None of this even begins to approach the stupendous inflation of prices, which economists completely ignore, despite the fact that inflated asset bubbles eventually collapse and lead to financial system crashes.
As the Fed tightens, it remains well behind the curve. The inflation numbers will probably get worse as long as interest rates remain below the actual inflation rate. Historically, rising rates have stimulated even more inflation until rates get high enough to choke the economy. We’re a long way from that. It will keep the Fed on course in its program of removing money from the system as it “normalizes” its balance sheet.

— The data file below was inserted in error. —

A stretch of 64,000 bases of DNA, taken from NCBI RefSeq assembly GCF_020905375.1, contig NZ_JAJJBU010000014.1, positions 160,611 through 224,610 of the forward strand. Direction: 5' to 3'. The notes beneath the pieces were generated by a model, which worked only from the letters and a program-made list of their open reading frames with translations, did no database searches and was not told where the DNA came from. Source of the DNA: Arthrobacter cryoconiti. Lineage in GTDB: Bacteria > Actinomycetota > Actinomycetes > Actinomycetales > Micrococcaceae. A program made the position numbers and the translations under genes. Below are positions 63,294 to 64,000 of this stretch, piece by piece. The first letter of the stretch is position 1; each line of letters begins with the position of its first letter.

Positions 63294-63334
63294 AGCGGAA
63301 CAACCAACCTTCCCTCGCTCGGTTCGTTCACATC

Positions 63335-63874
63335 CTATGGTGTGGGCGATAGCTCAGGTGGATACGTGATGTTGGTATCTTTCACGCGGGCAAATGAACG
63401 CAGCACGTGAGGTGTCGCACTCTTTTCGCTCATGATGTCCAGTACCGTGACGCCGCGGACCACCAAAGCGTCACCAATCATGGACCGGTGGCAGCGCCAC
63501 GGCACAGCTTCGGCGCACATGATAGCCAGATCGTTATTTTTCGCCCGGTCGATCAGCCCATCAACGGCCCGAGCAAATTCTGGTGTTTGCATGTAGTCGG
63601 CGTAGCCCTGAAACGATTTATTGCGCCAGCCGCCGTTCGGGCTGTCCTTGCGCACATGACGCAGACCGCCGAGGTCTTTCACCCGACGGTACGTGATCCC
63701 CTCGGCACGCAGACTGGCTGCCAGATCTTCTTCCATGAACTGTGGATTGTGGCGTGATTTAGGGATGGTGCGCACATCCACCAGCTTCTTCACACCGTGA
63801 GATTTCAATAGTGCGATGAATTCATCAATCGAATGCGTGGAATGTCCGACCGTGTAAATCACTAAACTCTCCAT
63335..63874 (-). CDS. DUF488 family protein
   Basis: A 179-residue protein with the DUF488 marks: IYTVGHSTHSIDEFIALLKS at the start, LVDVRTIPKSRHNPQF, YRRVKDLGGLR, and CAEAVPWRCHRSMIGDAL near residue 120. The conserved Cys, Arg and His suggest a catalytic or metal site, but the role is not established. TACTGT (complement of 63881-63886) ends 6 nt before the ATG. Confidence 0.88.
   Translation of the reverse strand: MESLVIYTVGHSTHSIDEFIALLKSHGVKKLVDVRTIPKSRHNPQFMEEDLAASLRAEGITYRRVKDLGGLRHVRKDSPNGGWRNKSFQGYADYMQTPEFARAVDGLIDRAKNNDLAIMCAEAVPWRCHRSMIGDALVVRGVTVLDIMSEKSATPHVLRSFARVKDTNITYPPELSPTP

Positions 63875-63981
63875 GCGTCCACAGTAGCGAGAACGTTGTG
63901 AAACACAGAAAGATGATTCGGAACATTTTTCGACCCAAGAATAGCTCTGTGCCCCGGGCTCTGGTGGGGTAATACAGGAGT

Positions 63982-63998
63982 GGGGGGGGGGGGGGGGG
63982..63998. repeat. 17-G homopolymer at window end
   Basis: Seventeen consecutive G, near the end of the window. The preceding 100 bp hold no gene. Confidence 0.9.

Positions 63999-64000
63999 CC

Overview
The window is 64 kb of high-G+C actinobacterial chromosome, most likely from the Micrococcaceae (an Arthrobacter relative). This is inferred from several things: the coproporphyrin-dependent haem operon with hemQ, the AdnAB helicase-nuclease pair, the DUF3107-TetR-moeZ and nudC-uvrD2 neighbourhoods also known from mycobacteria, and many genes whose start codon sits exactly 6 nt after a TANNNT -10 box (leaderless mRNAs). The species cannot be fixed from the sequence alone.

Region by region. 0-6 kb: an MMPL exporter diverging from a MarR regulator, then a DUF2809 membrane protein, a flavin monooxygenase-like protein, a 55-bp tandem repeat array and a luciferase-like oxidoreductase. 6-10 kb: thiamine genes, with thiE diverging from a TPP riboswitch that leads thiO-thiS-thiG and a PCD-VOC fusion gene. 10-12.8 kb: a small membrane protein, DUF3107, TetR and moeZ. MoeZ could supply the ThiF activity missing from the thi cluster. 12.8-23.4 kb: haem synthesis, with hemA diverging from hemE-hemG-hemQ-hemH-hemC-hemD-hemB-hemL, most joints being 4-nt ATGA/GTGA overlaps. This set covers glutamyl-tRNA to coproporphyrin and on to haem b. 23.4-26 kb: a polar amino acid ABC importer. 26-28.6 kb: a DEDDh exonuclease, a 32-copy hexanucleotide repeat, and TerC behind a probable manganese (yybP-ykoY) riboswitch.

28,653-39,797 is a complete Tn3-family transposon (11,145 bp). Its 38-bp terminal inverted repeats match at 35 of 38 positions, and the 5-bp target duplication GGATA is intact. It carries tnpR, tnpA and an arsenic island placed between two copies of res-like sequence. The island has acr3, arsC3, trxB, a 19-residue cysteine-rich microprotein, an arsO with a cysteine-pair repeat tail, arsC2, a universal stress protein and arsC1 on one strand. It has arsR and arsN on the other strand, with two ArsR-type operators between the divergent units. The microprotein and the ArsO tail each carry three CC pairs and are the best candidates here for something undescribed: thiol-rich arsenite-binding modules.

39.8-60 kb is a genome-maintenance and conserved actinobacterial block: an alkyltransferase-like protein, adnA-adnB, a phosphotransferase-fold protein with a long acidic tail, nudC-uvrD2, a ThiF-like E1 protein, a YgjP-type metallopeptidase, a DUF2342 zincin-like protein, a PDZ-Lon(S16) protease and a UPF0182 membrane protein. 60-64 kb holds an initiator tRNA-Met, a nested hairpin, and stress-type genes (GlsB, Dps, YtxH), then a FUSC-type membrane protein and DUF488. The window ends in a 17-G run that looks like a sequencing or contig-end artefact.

The only way to play that from a long-term investment standpoint is to stay away from stocks and bonds, and continue to hold and roll Treasury bills as they mature and interest rates rise. The time will eventually come to buy bonds and stocks again. But it’s still a long way off.
Meanwhile, we can look for trading profits with that amount of our capital that we’re willing to risk. You can work out how much risk is appropriate for you with your financial adviser.
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The post Two Charts Show How The CPI News Increases The Danger By Underplaying It appeared first on Lee Adler’s Sure Money.